Wayne Thiebaud’s Toweling Off is a masterful painting that incorporates the best of the artist’s figurative and still life practices. Painted in 1968, this mysterious and beautiful rendition of a young woman in tennis apparel holding a towel to her face evokes a history of half-length portraiture, and draws comparisons to a range of works from old masters such as Jan van Eyck to American artists such as Edward Hopper and John Singer Sargent.
Not seen in public since it was lent to the important 1985 Wayne Thiebaud retrospective at the San Francisco Museum of Modern Art, Toweling Off was acquired by the present owners from Allan Stone Gallery in 1974 and has resided in the same private collection ever since. It represents a culmination of the shift in Thiebaud’s attention to the human figure and the figure’s relationship with objects in the early 1960s. Following Thiebaud’s immensely successful debut show at Allan Stone Gallery in 1962, the artist received a grant “to paint life-sized figures” from the UC Davis Creative Arts Research Foundation. This grant allowed Thiebaud to leave his teaching position at UC Davis for the 1964-1965 academic year and focus solely on the new body of work. Many important figurative paintings from the period of 1963-1968 reside in prominent museum collections, such as Girl with Ice Cream Cone (Hirshhorn Museum and Sculpture Garden) and Supine Woman (Crystal Bridges Museum of American Art). Thiebaud has since declared that figure painting is “significantly the most important study the painter can pursue” (R. Teagle, Wayne Thiebaud: 1958-1968, 2018, p. 38).
Toweling Off is unique within Thiebaud’s body of work in that equal attention is given to the object and the figure. The towel becomes one with the subject, and its relationship to the woman takes on a metaphysical quality. By veiling the subject’s face, the viewer is left to wonder at her emotional state and appearance. Is she elated, or exhausted; smiling, or sorrowful? The paint is effectively an enigma, and Thiebaud has done wonders in freezing what is a fleeting moment of introspection on the tennis court. The painterly handling of the towel is so striking and illusionistic that it appears to challenge the painted draperies and headdresses of 16th century Flemish painters. In terms of composition, the placement of the towel draws the viewer’s eye down into the shadow created by the linen, where one expects to see a face. The viewer’s eye is then compelled to travel up along the voluminous folds of the towel and to the delightful handling of the figure’s hair and headband. Unlike other figurative paintings by Thiebaud, in which the sitters can appear stiff, Toweling Off displays a remarkable suppleness of character and form.
With Hopper, an artist whom Thiebaud greatly admires, Thiebaud shares a sense of isolation and introspection. His figures are often presented alone, in the clean and brilliant spaces that recall Hopper’s sparse interiors. Toweling Off is an excellent example of the introspective moment frozen in time. In real speed, an athlete wiping their face is a second of respite and reflection, and usually a moment to reflect on the action that has just occurred. Here, Thiebaud captures that moment and extends it indefinitely.
[Figure painting is] significantly the most important study the painter can pursue.”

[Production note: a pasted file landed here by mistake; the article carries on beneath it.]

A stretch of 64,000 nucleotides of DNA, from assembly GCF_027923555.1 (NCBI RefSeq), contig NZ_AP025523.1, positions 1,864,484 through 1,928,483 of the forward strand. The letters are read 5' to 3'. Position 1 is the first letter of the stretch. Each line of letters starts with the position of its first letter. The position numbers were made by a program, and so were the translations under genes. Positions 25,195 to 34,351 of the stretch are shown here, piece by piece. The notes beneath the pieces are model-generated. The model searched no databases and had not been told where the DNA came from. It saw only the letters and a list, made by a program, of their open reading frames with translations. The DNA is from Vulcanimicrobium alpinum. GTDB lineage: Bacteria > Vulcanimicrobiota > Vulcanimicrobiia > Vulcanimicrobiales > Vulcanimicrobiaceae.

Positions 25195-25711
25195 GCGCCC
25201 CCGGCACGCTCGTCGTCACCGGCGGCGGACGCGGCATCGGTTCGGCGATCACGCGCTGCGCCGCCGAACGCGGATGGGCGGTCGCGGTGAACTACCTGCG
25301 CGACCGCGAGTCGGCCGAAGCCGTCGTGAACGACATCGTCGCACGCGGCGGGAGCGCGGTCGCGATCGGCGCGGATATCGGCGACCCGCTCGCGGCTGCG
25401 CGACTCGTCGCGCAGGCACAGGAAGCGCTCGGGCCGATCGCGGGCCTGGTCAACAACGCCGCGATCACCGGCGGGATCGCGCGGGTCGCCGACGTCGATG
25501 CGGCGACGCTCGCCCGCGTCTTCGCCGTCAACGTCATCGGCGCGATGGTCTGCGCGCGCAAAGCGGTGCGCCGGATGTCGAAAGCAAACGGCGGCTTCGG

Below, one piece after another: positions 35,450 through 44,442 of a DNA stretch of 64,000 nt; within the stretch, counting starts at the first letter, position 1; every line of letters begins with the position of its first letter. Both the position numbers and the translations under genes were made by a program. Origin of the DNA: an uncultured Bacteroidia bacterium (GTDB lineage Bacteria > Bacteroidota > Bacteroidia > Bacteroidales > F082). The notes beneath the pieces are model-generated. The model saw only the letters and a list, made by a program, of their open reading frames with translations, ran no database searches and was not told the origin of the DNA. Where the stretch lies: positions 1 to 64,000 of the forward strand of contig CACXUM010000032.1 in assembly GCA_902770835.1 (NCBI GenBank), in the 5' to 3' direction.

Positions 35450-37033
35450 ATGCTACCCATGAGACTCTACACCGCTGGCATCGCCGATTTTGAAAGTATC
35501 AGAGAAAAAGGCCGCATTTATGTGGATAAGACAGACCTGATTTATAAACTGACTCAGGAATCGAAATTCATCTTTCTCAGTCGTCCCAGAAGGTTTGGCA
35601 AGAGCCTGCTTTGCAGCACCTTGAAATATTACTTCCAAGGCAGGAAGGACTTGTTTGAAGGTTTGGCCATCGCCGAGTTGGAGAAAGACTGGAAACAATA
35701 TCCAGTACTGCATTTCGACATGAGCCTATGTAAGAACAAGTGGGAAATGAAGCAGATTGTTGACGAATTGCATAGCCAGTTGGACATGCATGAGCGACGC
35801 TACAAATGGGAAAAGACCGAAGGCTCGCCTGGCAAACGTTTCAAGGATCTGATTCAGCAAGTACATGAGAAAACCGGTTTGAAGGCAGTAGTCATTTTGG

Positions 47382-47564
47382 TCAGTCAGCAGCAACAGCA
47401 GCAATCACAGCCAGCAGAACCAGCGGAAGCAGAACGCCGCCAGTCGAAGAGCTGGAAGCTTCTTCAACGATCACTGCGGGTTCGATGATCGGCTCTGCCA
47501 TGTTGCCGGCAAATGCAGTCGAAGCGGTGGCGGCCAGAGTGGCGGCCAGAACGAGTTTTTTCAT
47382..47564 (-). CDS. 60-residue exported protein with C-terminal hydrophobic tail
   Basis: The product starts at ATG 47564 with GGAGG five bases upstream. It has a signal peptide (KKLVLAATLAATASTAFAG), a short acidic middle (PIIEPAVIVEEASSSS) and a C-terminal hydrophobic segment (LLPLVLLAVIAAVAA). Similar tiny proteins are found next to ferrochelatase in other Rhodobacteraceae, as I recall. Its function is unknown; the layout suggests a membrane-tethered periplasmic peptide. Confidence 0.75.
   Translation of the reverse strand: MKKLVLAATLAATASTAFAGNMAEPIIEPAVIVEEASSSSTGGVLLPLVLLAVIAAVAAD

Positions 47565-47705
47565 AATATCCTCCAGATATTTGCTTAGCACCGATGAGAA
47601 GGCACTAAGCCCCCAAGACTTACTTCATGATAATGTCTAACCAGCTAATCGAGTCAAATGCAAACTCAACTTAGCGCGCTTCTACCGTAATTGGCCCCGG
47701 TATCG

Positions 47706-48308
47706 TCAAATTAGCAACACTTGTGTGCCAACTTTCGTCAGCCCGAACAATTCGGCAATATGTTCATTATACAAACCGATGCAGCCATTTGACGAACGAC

Toweling Off was originally illustrated as one of four Wimbledon tennis paintings featured in a 1968 issue of Sports Illustrated magazine. Two of these four paintings remained in Allan Stone’s collection for more than 40 years. The third, Wimbledon Trophy, entered the Rhode Island School of Design museum collection in 1969. The fourth, Toweling Off, the largest of the grouping, is by far the most impressive. As opposed to the other three, Toweling Off is stripped of its setting, to the point that the figure is not immediately recognizable as a tennis player. The subject is situated in the same abstract, open space that surrounds Thiebaud’s pies and pinball machines, and is similarly rendered with the intense illumination and luscious thickness of paint. Tennis almost becomes a footnote in the midst of Thiebaud’s intense study of light and materiality. In particular the three-dimensional quality of the towel, and the woman’s hair and skirt, are a tour-de-force in painterly volume. A beautiful array of color outlines the subject’s supple shoulders, and highlights of color coming through her hair indicate its delicate transparency.
Unlike Thiebaud’s still lifes, his figure paintings were almost always painted from life with a model in the studio. Using an immensely powerful 3200° Kelvin photoflood light, which effectively acted like the sun, Thiebaud would position his model against a white photographic backdrop and light them. This lighting effect is remarkably rendered in Toweling Off, and the luminous result is unique to Thiebaud’s best paintings: simultaneous warmth and coolness. As Rachel Teagle, Founding Director of the Shrem Museum of Art at UC Davis writes, “These figure paintings are the apotheosis of Thiebaud’s effort to merge sign and referent, to get paint as close as possible to what it represents. By 1968, when his first mid-career retrospective began to tour the nation, his mature style was fully developed, and soon he would move on to different subjects altogether” (R. Teagle, Wayne Thiebaud: 1958-1968, 2018, p. 38). Toweling Off was painted at the pinnacle of Thiebaud’s mature style, and it is surely one of his most captivating and intriguing compositions, one that unmistakably stands alone in his oeuvre.